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10/07/24 09:04 AM IST

Latest RBI jobs data

In News
  • The employment growth in the country jumped by nearly 6 per cent in the fiscal 2023-24, as compared to an increase of 3.2 per cent recorded in FY2023, according to the Reserve Bank of India’s (RBI) data
Major Findings
  • As the RBI’s Measuring Productivity at the Industry Level-The India KLEMS [Capital (K), Labour (L), Energy (E), Material (M) and Services (S)] database.
  • The growth in employment in the country doubled to 6 per cent (provisional) in FY2024, compared to a 3.2 per cent rise seen in FY2023.
  • In absolute terms, the number of jobs increased by approximately 4.67 crore to 64.33 crore in FY2024. In FY2023, the total number of workforce stood at 59.67 crore.
  • Since FY2021, the country added 7.8 crore, the data showed. The employment growth rate in FY2021 was 5.1 per cent and in FY2022 it stood at 3.3 per cent.
  • The RBI said the KLEMS database covers 27 industries comprising the entire Indian economy.
  • The database also provides these estimates at the broad sectoral levels (agriculture, manufacturing and services) and at the all-India levels.
  • It includes measures of Gross Value Added (GVA), Gross Value of Output (GVO), Labour Employment (L), Labour Quality (LQ), Capital Stock (K), Capital Composition (KQ), the consumptions of Energy (E), Material (M) and Services (S) inputs, Labour Productivity (LP) and Total Factor Productivity (TFP).
The Citigroup report
  • Citigroup in a recent report said that given India’s demographic dividend, even 7 per cent GDP growth might not be able to fulfill the job requirement over the next decade under reasonable assumptions.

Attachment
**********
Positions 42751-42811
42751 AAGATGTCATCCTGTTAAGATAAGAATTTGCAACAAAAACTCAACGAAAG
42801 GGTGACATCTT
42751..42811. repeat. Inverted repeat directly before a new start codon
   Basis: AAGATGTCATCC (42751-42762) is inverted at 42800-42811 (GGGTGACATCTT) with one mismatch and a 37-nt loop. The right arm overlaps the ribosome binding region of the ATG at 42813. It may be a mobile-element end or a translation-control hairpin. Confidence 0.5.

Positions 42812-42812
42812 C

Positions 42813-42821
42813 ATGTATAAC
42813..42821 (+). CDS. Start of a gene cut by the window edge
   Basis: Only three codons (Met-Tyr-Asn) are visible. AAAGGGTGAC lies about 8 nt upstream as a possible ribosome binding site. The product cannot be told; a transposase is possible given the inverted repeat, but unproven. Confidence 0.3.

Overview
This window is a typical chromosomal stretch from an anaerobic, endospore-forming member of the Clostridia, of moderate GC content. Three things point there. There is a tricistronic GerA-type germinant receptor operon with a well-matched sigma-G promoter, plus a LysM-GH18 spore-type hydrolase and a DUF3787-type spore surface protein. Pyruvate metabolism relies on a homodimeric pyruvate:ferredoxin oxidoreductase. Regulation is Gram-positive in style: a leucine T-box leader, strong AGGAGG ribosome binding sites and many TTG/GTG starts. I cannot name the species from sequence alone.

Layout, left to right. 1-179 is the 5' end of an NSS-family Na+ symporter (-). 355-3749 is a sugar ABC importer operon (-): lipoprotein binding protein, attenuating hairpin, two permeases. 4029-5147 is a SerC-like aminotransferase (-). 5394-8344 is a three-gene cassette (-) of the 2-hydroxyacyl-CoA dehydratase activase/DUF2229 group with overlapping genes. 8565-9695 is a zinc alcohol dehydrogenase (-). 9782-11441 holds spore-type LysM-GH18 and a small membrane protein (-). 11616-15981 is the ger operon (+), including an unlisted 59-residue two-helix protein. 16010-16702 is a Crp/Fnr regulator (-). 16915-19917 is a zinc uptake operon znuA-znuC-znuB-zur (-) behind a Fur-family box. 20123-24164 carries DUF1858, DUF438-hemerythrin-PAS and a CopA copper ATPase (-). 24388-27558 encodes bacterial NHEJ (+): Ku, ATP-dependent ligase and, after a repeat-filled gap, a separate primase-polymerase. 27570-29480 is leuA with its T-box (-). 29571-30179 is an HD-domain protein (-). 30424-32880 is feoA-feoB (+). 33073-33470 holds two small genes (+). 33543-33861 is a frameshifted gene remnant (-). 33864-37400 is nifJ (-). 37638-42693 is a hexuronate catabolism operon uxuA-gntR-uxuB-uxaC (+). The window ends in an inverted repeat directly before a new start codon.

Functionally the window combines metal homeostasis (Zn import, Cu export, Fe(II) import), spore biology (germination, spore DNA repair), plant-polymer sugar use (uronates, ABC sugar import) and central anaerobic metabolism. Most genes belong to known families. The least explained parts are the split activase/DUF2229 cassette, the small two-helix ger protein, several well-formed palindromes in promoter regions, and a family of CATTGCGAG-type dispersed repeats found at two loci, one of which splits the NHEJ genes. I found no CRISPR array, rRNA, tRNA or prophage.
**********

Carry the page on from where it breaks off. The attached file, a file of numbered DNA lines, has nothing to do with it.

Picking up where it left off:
• The research report had said that while the official unemployment rate is just 3.2 per cent (16 per cent youth), details reflect serious issues around quality of jobs and possible underemployment.
  • Agriculture accounts for around 46 per cent of all employment but less than 20 per cent of GDP, while both manufacturing and services sectors absorb lesser share of labour than their share in GDP.
  • Share of the formal sector in non-agri jobs is still only around 25 per cent.
  • Only 21 per cent of the labour force has a “salaried” job, lower than 24 per cent pre-Covid.
  • Share of employment in rural areas has remained at around 67 per cent between 2018 and 2023, indicating that the rural to urban migration process has practically stalled.
PLFS report
  • As per the quarterly bulletin of Periodic Labour Force Survey (PLFS) released by the Ministry of Statistics and Programme Implementation (MoSPI), in May 2024, unemployment rate (UR) in urban areas decreased from 6.8 per cent during January – March 2023 to 6.7 per cent in January – March 2024 for persons of age 15 years and above.
  • The female unemployment rate declined from 9.2 per cent in January – March 2023 to 8.5 per cent in January – March 2024. Labour Force Participation Rate (LFPR) in urban areas has shown an increasing trend from 48.5 per cent in January – March 2023 to 50.2 per cent during January – March 2024 for persons of age 15 years and above, the PLFS data showed.
  • There was an increasing trend in Worker Population Ratio (WPR) for persons of age 15 years and above from 45.2 per cent in January – March 2023 to 46.9 per cent in January – March 2024.
Source- Indian Express

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